The pick – North Carolina State
No. 12 South Florida (22-13) vs. No. 13 Ohio (28-7)
This is one of only two matchups in the third round where two underdogs square off, and they advanced to
within a single victory of the Sweet 16 in similar fashion. Defense ruled the day (as usual) in the Bulls’ 58-44 upset of Temple and in the Bobcats’ 65-60 upending of Michigan. The Owls and Wolverines combined to go just 9-for-35 from 3-point range and bricked their way out of the field.
South Florida received another solid performance from freshman point guard Anthony Collins, who finished with 17 points and five assists, and its defense did the rest by holding Temple to 35.7 percent shooting. Ohio kept Michigan scoreless for the final 4:12 to preserve its second victory as a double-digit seed in three seasons, as D.J. Cooper was an efficient 7-for-11 while pouring in 21 points.
Will these two teams combine for 100 points on Sunday? Don’t laugh. It’s possible that the loser of this one could finish in the 30s. We think Ohio is more likely to be that team, but offense will be the only true sufferer in this matchup.
The pick – South Florida
No. 1 Michigan State (28-7) vs. No. 9 Saint Louis (26-7)
The Spartans will be virtually impossible to stop if Draymond Green keeps playing at such a high level. The 6-foot-7 forward finished with a triple-double in Michigan State’s 89-67 cruise past LIU-Brooklyn, closing with 24 points, 12 rebounds and 10 assists. There might not be another player in the country who possesses Green’s versatility, and he’ll present a matchup problem for just about any opponent going forward.
If there was ever a coach who could devise a scheme to shut down Green, it’s Rick Majerus. His triangle-and-two that stopped Arizona’s Mike Bibby and Miles Simon and brought Utah to the national championship game in 1998 is still the stuff of legends, and the Billikens also will need to have something special in store after edging past Memphis, 61-54. It’s doubtful that Saint Louis can successfully execute such a scheme and trip up Michigan State, but we can’t wait to see them try.
The pick – Michigan State
No. 7 Florida (24-10) vs. No. 15 Norfolk State (26-9)
The Spartans pulled one of the all-time stunners by beating Missouri at its own game and knocking the Tigers, a popular Final Four pick, out of the tournament with an 86-84 victory. Norfolk State shot 54.2 percent, went 10-for-19 from 3-point range and exploited the Tigers’ weakness on the glass to the tune of a 37-25 rebounding advantage. Kyle O’Quinn, a 6-foot-10 forward whose last name would suggest that the luck of the Irish visited the Spartans a day early, finished with 26 points and 14 rebounds while dominating the paint. It was a historic night for a program that finished under .500 in each of O’Quinn’s first three seasons.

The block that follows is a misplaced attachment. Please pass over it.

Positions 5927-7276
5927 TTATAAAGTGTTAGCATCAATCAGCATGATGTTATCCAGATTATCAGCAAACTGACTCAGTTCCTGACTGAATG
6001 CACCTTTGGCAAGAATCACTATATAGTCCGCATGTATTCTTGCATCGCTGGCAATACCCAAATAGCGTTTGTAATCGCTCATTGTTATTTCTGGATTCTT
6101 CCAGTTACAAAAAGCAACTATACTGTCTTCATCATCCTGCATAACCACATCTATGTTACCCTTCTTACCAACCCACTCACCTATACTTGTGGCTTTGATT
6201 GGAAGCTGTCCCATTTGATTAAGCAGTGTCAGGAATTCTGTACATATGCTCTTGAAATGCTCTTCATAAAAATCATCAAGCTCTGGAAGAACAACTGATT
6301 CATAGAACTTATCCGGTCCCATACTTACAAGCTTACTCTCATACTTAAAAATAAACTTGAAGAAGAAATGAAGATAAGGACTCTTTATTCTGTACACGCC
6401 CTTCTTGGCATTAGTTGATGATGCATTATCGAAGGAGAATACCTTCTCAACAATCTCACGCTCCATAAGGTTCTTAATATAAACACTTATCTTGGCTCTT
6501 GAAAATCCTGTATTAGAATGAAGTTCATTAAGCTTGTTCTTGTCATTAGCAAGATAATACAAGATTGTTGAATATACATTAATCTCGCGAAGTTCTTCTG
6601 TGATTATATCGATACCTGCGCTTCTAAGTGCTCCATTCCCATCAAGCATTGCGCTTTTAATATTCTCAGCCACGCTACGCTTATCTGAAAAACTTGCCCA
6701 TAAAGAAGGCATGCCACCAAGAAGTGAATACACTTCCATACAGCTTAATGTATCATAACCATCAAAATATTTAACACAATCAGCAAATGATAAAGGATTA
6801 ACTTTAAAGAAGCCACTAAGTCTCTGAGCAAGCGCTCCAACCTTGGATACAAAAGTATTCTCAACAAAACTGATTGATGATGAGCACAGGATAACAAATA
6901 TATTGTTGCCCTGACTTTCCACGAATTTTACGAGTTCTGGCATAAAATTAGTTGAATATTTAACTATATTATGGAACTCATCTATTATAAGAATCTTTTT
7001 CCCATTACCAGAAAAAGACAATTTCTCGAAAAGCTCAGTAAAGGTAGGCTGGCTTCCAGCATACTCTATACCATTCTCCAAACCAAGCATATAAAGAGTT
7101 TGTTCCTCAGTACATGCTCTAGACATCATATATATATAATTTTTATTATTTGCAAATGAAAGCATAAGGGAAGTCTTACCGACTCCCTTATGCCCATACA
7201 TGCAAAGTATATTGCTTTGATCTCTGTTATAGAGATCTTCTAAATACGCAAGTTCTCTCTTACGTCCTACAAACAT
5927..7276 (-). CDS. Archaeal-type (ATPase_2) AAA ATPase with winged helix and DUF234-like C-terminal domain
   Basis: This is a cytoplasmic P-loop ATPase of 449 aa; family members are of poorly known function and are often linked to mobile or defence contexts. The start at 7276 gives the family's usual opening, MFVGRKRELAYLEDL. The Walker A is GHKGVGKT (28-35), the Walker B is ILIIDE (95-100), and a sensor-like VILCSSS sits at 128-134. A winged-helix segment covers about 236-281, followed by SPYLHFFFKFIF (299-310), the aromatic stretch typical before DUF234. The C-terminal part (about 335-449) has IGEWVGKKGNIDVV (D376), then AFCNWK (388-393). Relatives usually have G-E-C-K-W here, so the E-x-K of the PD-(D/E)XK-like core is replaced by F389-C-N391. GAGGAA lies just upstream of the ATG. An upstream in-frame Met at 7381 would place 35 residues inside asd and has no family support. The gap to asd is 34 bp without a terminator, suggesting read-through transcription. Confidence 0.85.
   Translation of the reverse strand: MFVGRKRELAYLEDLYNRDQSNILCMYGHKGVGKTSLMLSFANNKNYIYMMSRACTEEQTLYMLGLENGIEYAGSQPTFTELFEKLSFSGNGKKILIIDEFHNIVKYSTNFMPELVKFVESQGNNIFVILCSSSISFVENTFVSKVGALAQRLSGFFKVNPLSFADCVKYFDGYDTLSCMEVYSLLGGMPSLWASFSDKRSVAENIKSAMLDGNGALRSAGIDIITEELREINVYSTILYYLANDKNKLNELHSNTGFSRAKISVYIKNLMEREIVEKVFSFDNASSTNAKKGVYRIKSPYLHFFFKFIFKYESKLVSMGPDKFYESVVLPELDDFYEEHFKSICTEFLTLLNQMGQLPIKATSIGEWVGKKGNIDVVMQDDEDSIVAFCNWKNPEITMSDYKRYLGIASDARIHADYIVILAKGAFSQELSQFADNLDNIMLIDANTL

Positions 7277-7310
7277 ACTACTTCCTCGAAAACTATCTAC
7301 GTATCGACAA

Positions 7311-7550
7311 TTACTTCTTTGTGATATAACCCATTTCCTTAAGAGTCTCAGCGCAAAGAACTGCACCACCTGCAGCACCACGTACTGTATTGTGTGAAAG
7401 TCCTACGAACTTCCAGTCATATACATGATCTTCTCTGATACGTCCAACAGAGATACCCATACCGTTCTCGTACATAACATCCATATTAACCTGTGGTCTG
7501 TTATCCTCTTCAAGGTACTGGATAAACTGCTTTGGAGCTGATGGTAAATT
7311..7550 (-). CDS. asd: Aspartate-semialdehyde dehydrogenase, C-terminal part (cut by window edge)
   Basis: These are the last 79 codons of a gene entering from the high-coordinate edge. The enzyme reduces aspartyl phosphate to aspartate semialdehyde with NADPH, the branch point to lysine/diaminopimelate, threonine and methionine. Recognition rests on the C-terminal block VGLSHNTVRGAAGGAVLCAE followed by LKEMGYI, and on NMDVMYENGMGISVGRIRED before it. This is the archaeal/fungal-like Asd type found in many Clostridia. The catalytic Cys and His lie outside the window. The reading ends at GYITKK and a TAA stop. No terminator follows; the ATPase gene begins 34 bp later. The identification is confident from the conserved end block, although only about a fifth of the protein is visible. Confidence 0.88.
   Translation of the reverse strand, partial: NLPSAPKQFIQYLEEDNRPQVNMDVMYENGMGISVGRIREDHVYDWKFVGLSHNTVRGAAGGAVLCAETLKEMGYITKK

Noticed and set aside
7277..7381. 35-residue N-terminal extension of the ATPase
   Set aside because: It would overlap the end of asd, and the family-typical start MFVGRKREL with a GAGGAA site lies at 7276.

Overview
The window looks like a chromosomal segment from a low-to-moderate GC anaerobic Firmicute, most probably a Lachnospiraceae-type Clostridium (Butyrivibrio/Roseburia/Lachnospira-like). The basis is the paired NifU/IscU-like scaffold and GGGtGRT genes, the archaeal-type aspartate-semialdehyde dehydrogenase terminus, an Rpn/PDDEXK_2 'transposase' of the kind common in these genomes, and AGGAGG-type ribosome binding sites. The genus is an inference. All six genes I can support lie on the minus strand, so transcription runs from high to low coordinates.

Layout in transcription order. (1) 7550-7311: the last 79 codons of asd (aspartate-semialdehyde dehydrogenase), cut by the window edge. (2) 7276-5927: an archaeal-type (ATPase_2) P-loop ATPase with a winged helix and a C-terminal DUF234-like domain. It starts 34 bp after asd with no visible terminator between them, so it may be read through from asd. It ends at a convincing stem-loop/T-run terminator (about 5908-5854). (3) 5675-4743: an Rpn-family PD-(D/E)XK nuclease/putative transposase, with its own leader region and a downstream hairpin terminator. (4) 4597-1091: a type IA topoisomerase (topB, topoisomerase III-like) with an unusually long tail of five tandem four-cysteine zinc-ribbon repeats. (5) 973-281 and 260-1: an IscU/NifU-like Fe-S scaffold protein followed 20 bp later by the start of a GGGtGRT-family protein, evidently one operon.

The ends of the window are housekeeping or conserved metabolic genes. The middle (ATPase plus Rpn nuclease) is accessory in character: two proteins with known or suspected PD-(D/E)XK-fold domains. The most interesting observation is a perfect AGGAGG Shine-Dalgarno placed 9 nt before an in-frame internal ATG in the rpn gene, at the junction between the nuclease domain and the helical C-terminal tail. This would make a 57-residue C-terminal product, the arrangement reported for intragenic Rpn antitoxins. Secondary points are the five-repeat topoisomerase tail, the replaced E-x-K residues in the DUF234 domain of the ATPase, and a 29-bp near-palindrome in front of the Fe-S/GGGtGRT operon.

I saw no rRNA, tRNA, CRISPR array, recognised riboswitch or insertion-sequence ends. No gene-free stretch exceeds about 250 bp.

The Gators should take note of exactly how they laid a 71-45 thumping on Virginia. Florida shot 80 percent from 2-point range and was just 4-for-23 from beyond the arc. The Gators hammered the Cavaliers on the glass, 39-23, and held Virginia to 38.3 percent shooting. Casey Prather was the unlikely hero off the bench with 14 points while Patrick Young went 6-for-6 from the floor and finished with 13. To recap, shoot fewer 3-pointers, pound the ball inside, hit the glass hard and defend like demons. That’ll be enough to stop Norfolk State from making Florida upset victim No. 2.
The pick – Florida
No. 10 Xavier (22-12) vs. No. 15 Lehigh (27-7)
There were four No. 15 seeds who had experienced the thrill of an NCAA victory coming into Friday, and that number jumped to six thanks to Norfolk State and the Mountain Hawks. C.J. McCollum was the best player on the floor while leading Lehigh to a 75-70 upset of Duke, outplaying a more heralded backcourt featuring two sons of professional basketball royalty – Austin Rivers and Seth Curry.
To put McCollum’s performance into perspective, consider that he outscored Rivers and Curry 30-26, matched them with six rebounds and tripled their assist total with six to their two. Rarely have the Blue Devils been outmanned during Mike Krzyzewski’s tenure, but they were exactly that on Friday.
The Musketeers await for a ticket to the Sweet 16, a group as talented as they are temperamental. Xavier used a Tu Holloway bank shot with less than 30 seconds to play to survive past Notre Dame, 67-63, and appears to be peaking at the right time. The Musketeers have been the sort of team all season who need the most intense pressure to produce their best basketball – a stumble here against an unheralded opponent is possible, if rather unlikely.
The pick – Xavier
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Cody Ellis photo courtesy Saint Louis Athletic Media Relations; Chris Mack photo courtesy Bob Stevens/Xavier Athletics